Catherine Knight Steele is a leading voice in the literature on Black women in digital spaces. In “Black Bloggers and Their Varied Publics: The Everyday Politics of Black Discourse Online”, Steele (2018) describes the incentive for marginalized groups to cultivate their own online spaces with likeminded individuals. Steele claims that the historical significance of why these groups create alternative online spaces is because they were prohibited from participating in social and political conversations. Although not a part of the decisions made for and about their wellbeing, marginalized groups were not given the opportunity to contribute to these decisions that will affect them. In general, people of color, specifically lower class, are locked out from decision making in laws and policies and even from social commentary. Steele (2018) writes, “marginalized populations have more motivation to form spaces outside the dominant purview for this activity” (p. 113) implying the reason to form these spaces as a result of exclusion. Steele speaks to how Black bloggers use online spaces, technically accessible to the masses, but use coding discourse which intentionally opts them out of engaging with the dominant group.
Similarly, sites like Very Smart Brothers, For Harriet, and Blavity use a dialect which speaks directly to their audience of black millennials. The expansion of telecommunications and the way in which people of color are leveraging oral traditions in a fresh new way, positions them as the vanguards of social media. The African American community transforms and takes the use of social network sites to a whole other level, which everyone benefits from.
According to Steele (2018), scholars have over studied Twitter and have neglected the power in blogging. She claims that black bloggers parallel African oral interpersonal communications and there’s opportunity for bloggers to capitalize off of that tradition (p. 113). Steele writes, “Black Americans in the nine blogging communities in this study capitalize on this skill set to use their platforms in the creation of alternate publics that use covert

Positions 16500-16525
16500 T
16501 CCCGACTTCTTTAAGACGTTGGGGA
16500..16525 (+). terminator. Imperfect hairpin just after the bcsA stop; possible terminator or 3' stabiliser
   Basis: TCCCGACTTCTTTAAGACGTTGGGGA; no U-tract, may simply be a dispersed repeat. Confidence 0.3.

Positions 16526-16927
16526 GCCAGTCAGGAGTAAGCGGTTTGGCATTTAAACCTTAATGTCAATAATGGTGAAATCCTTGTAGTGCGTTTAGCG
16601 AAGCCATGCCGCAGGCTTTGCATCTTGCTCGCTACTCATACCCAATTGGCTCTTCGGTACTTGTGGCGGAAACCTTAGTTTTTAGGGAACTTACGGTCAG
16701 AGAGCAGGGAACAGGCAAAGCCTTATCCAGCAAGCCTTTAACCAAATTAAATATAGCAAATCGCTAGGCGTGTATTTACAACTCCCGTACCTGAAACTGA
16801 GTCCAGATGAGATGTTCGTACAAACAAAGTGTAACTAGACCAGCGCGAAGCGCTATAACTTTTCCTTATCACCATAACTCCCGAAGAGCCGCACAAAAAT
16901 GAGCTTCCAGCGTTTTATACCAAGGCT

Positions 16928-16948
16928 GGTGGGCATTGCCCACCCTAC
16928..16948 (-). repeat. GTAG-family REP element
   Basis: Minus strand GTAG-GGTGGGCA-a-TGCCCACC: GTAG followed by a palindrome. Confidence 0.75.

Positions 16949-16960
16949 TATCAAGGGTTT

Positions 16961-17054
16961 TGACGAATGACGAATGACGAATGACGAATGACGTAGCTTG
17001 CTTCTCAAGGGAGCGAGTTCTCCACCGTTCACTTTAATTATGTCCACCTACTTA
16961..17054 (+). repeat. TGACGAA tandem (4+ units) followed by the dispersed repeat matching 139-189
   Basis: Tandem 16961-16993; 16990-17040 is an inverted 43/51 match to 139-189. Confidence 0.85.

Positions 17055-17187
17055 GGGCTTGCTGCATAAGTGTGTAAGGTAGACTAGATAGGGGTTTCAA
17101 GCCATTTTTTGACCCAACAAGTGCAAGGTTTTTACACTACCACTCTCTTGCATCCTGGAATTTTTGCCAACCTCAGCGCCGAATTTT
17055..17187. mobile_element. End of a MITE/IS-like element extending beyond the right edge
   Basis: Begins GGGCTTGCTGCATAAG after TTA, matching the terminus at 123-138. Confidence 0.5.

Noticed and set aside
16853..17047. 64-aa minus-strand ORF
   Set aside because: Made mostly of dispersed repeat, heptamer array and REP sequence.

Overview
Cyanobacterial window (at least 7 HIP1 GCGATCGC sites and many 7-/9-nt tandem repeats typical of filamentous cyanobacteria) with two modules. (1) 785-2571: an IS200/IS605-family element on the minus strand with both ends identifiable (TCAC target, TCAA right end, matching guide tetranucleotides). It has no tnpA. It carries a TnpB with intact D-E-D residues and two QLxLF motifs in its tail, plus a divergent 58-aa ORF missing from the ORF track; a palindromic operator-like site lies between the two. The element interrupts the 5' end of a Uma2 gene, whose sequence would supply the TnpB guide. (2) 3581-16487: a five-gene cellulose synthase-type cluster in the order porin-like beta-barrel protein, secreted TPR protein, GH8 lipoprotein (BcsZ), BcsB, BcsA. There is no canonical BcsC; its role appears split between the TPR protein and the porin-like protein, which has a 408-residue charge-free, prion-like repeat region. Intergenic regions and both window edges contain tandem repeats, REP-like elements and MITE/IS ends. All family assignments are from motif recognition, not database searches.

methods to interrogate issues politically critical to the resistance of oppression” (p. 113). In this passage describes what it means when black bloggers take advantage of their intellectual labor.
For Black Americans, there is a historical significance to the barrier that prevents their participation in “public debates” (Steele, p. 114). Steele analyzes how they are reclaiming their agency through the use of online blogging based on the platforms that were studied. In this way, It can be argued if by choice or necessity that Black Americans have resisted the ways of dominant culture. In doing so, the Black community carved out an alternative space for the community to unify in a meaningful way. As a result, and because of being locked out of dominant conversations, Black Americans have created an online hub that serves as a resource.
Steele (2018) addresses scholars who homogenize the subspaces that were created and used differently by marginalized groups. It’s a phenomenon that deserves to be studied through an intersectional framework. Similarly, to the academy which groups the needs and desires of marginalized people, the study of alternative public forums warns scholars from doing the same. In this way, pockets of “internet communities” are inaccurately grouped and defined. Although these forums and platforms consists of varying demographics whose needs, interests, and lifestyles are not the same.